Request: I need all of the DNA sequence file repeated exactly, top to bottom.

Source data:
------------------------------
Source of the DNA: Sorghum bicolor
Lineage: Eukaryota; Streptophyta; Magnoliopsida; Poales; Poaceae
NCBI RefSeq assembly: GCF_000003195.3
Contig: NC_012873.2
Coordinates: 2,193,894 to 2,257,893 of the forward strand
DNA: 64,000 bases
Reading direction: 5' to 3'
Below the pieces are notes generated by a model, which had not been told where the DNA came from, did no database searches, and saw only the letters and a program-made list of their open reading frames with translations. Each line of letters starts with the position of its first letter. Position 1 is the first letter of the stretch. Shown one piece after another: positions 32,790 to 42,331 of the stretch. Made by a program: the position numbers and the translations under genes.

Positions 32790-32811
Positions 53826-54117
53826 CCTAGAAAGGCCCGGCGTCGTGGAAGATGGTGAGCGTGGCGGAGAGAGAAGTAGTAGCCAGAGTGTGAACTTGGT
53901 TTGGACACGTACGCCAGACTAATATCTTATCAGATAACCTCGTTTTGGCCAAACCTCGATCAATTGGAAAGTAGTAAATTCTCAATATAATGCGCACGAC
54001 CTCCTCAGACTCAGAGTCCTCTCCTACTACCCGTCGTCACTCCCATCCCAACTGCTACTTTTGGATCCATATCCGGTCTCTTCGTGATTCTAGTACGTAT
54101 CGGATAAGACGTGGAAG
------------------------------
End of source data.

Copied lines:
Source of the DNA: Sorghum bicolor
Lineage: Eukaryota; Streptophyta; Magnoliopsida; Poales; Poaceae
NCBI RefSeq assembly: GCF_000003195.3
Contig: NC_012873.2
Coordinates: 2,193,894 to 2,257,893 of the forward strand
DNA: 64,000 bases
Reading direction: 5' to 3'
Below the pieces are notes generated by a model, which had not been told where the DNA came from, did no database searches, and saw only the letters and a program-made list of their open reading frames with translations. Each line of letters starts with the position of its first letter. Position 1 is the first letter of the stretch. Shown one piece after another: positions 32,790 to 42,331 of the stretch. Made by a program: the position numbers and the translations under genes.

Positions 32790-32811
Positions 53826-54117
53826 CCTAGAAAGGCCCGGCGTCGTGGAAGATGGTGAGCGTGGCGGAGAGAGAAGTAGTAGCCAGAGTGTGAACTTGGT
53901 TTGGACACGTACGCCAGACTAATATCTTATCAGATAACCTCGTTTTGGCCAAACCTCGATCAATTGGAAAGTAGTAAATTCTCAATATAATGCGCACGAC
54001 CTCCTCAGACTCAGAGTCCTCTCCTACTACCCGTCGTCACTCCCATCCCAACTGCTACTTTTGGATCCATATCCGGTCTCTTCGTGATTCTAGTACGTAT
54101 CGGATAAGACGTGGAAG